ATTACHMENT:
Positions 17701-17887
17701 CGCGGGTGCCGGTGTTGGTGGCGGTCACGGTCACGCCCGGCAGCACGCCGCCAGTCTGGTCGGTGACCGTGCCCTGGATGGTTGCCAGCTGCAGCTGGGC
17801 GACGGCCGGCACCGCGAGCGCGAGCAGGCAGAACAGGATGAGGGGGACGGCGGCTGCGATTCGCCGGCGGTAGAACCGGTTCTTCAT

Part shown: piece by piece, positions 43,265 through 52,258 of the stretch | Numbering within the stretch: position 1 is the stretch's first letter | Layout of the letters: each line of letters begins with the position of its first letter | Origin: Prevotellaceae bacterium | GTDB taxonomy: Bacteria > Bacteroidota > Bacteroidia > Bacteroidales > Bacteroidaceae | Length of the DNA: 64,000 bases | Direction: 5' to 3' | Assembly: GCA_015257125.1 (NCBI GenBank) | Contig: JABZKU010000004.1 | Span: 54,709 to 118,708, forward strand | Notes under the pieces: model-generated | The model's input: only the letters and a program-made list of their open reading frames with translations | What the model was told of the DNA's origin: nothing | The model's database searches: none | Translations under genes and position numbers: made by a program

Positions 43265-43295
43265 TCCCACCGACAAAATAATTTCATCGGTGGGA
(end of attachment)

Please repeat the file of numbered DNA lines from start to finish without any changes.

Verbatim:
Positions 17701-17887
17701 CGCGGGTGCCGGTGTTGGTGGCGGTCACGGTCACGCCCGGCAGCACGCCGCCAGTCTGGTCGGTGACCGTGCCCTGGATGGTTGCCAGCTGCAGCTGGGC
17801 GACGGCCGGCACCGCGAGCGCGAGCAGGCAGAACAGGATGAGGGGGACGGCGGCTGCGATTCGCCGGCGGTAGAACCGGTTCTTCAT

Part shown: piece by piece, positions 43,265 through 52,258 of the stretch | Numbering within the stretch: position 1 is the stretch's first letter | Layout of the letters: each line of letters begins with the position of its first letter | Origin: Prevotellaceae bacterium | GTDB taxonomy: Bacteria > Bacteroidota > Bacteroidia > Bacteroidales > Bacteroidaceae | Length of the DNA: 64,000 bases | Direction: 5' to 3' | Assembly: GCA_015257125.1 (NCBI GenBank) | Contig: JABZKU010000004.1 | Span: 54,709 to 118,708, forward strand | Notes under the pieces: model-generated | The model's input: only the letters and a program-made list of their open reading frames with translations | What the model was told of the DNA's origin: nothing | The model's database searches: none | Translations under genes and position numbers: made by a program

Positions 43265-43295
43265 TCCCACCGACAAAATAATTTCATCGGTGGGA